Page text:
Skip to content

Main Navigation

One at a Time: College of Nursing Team Tackles Health Disparities

By Rebecca Walsh
Communications Manager

Andrea Wallace

Andrea Wallace

Associate Professor
College of Nursing

As an undergraduate student, University of Utah College of Nursing Associate Professor Andrea Wallace studied psychology and biology. So it makes sense that she has dedicated her nursing career to making healthcare work for patients.

Healthcare providers know that the social determinants of health—access to healthy food, pharmacies, transportation and childcare—often have greater impact on patients’ wellness than the care they receive in a clinic or hospital. 

With that in mind, Wallace’s research team—which includes College of Nursing Associate Professors Brenda Luther and Jia-Wen Guo—is working in partnership with United Way of Salt Lake’s 211 program to follow up with screened patients who need a little extra support once they are discharged.

“Patients might have told us one thing, but there are always more needs behind the one you uncover,” says Luther. “If a person had one need, they had four.” United Way maintains a database of 10,000 referral agencies—from free transportation services to food pantries.

A graduate of the University of Colorado in Boulder and Denver Health Sciences, Wallace’s primary research objective is to design high quality chronic healthcare service interventions that can be administered during routine clinic visits and will narrow the gaps in patients’ health outcomes. Her research studies have focused on the quality of care for chronic diseases--asthma, diabetes, depression, back pain. Currently, she is studying how best to account for patients’ social resources during routine discharge planning and connect patients with services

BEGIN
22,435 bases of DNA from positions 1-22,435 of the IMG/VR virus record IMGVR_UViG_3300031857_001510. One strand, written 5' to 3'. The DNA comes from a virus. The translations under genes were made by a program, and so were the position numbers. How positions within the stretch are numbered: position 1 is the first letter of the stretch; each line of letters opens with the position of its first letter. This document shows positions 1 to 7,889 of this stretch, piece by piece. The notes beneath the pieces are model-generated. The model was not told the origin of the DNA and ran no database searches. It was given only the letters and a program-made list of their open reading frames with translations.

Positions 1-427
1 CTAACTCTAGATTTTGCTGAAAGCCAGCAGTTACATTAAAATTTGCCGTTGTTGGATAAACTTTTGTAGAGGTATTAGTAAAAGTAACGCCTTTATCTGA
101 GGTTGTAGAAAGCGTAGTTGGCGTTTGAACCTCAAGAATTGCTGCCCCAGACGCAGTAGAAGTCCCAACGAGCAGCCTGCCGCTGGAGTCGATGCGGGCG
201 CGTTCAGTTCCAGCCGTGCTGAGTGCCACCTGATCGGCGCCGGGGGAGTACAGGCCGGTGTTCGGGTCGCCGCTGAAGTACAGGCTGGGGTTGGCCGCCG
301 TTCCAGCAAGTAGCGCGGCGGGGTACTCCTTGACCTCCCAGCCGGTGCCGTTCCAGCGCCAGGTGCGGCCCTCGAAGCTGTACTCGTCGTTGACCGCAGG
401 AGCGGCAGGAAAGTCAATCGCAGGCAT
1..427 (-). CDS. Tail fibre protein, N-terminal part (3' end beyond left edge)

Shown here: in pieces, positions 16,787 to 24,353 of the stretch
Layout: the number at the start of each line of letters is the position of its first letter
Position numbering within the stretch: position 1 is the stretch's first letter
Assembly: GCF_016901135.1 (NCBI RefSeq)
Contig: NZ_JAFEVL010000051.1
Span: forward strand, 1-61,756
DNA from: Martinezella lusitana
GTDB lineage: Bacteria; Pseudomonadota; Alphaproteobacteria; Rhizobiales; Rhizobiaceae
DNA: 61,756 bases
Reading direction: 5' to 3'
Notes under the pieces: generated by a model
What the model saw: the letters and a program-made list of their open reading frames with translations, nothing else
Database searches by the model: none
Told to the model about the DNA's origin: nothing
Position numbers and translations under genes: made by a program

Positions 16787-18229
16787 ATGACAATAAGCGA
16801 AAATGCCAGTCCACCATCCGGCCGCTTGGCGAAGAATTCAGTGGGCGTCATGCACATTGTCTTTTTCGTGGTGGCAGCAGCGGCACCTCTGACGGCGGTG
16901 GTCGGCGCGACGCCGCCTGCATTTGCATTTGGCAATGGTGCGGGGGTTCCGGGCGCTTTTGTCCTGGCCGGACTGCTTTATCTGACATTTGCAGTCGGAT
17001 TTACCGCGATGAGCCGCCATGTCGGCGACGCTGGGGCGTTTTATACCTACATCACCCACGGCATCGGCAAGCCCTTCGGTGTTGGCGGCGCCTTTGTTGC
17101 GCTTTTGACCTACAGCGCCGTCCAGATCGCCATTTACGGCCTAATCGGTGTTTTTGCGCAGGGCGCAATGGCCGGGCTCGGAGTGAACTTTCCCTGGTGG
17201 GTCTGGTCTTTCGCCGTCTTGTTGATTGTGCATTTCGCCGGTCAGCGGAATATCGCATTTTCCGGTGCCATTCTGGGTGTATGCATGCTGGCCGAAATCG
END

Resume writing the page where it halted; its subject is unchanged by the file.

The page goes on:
in their home communities.

“We’ve known for a long time that the majority of health outcomes are determined in the context of patients’ daily lives, not by what we do during clinic or hospital visits,” Wallace says. “We are just beginning to understand how to incorporate this awareness into clinical work. “Developing effective strategies to foster communication between patients, families and healthcare teams is not only likely to improve health outcomes, but it is personally satisfying for me as a nurse and researcher.”

After two years of post-doctoral studies in healthcare cost, quality and outcomes at the University of North Carolina in Chapel Hill, she joined the faculty at the University of New Mexico College of Nursing in Albuquerque, followed by an appointment at the University of Iowa College of Nursing. At the University of Utah, Professor Wallace teaches in the DNP and PhD programs, mentors division faculty and helps coordinate
the college’s education programs.

Wallace is one of 10 national experts appointed to the NIH working group on implementation methodology and serves on scientific review panels for the Agency for Healthcare Research and Quality (AHRQ) and the Patient-Centered Outcomes Research Institution (PCORI). She also serves on the United Way of Utah 2-1-1 steering committee.

Last Updated: 5/14/21